- Stream bank composition. You should estimate the percentages of each vegetation type based on the immediate bank (not the entire riparian area). All herbaceous plants and mosses should be included in grasses. The long-term stability of a stream bank is often determined by the makeup of its plant population. Bare banks are eroding. Heavily wooded banks seldom erode even in heavy flooding. By noting the percentage of cover provided by various components of the stream bank, you can keep track of changes through time that could affect stream health.
- Stream bank erosion potential. Erosion potential is a subjective estimate of damage to the stream bank through time. It is often comparable to the amount of bare soil, but not exclusively. If the height of the stream bank is greater than the rooting depth of the plants on it, erosion is a distinct possibility. This category is your estimate of the potential amount of the stream bank that could experience erosion during high rainfall or a flood event.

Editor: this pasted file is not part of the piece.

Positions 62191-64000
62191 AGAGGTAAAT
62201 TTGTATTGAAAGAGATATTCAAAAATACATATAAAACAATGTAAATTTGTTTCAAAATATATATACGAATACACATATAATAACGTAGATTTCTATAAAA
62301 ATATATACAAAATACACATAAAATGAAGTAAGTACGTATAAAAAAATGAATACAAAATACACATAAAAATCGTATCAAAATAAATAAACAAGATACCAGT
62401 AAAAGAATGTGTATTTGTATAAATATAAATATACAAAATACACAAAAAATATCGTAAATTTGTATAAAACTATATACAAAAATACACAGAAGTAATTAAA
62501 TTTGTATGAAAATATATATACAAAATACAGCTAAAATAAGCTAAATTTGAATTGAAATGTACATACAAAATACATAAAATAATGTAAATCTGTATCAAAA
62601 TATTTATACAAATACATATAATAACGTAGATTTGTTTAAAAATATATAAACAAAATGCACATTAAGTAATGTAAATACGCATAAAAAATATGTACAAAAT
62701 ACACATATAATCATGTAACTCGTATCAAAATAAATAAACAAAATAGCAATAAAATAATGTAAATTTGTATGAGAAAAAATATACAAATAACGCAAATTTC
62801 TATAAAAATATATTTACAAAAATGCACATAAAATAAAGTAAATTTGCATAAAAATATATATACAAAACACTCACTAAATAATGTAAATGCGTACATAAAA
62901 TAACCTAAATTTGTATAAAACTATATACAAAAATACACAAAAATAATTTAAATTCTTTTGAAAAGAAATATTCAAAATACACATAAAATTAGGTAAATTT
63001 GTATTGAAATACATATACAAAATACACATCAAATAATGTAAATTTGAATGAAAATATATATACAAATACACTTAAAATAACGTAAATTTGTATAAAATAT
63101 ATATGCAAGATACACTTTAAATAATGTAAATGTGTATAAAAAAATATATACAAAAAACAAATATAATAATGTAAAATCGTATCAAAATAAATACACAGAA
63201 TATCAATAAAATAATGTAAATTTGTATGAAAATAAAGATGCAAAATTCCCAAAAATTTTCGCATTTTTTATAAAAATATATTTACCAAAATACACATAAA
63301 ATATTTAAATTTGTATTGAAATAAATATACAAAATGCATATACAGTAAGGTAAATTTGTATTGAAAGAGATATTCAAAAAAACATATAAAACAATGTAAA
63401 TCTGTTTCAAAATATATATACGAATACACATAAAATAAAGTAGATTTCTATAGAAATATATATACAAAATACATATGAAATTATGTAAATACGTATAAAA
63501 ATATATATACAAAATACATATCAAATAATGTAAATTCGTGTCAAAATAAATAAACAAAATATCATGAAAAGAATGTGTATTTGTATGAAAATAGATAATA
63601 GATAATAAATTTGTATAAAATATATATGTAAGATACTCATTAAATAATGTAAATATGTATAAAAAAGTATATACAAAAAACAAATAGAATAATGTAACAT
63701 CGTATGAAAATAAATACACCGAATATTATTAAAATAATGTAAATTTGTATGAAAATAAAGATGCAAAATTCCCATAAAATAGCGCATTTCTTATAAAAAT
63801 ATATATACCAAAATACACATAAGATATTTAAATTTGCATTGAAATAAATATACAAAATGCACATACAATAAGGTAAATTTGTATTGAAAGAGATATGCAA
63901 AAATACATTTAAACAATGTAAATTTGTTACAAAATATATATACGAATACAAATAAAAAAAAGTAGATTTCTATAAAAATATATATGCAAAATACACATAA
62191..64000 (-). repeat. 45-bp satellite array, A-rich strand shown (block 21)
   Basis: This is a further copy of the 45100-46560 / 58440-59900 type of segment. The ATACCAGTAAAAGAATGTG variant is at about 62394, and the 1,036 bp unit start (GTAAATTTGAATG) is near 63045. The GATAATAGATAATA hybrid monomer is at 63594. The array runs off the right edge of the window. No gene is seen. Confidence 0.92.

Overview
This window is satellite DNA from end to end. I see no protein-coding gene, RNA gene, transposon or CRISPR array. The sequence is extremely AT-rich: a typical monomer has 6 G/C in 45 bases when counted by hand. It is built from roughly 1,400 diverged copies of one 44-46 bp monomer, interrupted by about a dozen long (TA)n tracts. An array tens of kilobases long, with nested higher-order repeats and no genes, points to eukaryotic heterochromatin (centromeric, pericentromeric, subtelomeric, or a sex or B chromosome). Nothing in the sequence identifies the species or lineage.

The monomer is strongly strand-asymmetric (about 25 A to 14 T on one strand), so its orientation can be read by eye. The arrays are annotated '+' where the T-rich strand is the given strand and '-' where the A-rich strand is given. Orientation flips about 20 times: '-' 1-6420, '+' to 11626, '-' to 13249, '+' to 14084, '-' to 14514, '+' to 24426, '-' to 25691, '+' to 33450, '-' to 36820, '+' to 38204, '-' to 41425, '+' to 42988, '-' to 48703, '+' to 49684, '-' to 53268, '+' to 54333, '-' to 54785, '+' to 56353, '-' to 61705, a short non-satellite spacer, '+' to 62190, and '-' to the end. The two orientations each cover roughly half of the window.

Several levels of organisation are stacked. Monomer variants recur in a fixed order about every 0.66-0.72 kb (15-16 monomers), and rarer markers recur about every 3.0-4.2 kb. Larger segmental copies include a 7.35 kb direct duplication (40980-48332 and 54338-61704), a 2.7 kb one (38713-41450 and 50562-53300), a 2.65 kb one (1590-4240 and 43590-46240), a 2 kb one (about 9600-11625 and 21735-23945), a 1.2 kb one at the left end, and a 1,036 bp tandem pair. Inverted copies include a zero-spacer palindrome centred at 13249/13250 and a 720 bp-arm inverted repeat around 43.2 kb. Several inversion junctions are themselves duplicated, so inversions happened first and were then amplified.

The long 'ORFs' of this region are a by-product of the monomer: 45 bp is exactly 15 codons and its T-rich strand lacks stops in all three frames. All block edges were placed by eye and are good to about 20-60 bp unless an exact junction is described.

- Riffle composition (=100%). Please be sure to note all the substrate within the riffle, not just the rocks lying on top. Stream bottoms are not static; they do change through time. Riffle composition affects macroinvertebrates. The ideal habitat for many of the creatures is cobbles—stones between 2 and 10 inches in diameter. This estimate of composition percentage indicates the quality of macroinvertebrate habitat. Silt or mud is determined by feel. If the streambed bottom has a smooth feeling like mud, it is probably made up of silt and clay particles. When it feels gritty or has visible grains, then it is sand. In streams, sand grains are those particles 1/64 inch or smaller in size. Gravel consists of all rock up to 2 inches in size. Boulders are rocks greater than 10 inches in diameter. At times some riffles may have exposed bedrock. Because this is a poor habitat for macroinvertebrates, you should note any exposed bedrock in the comments at the bottom of the survey.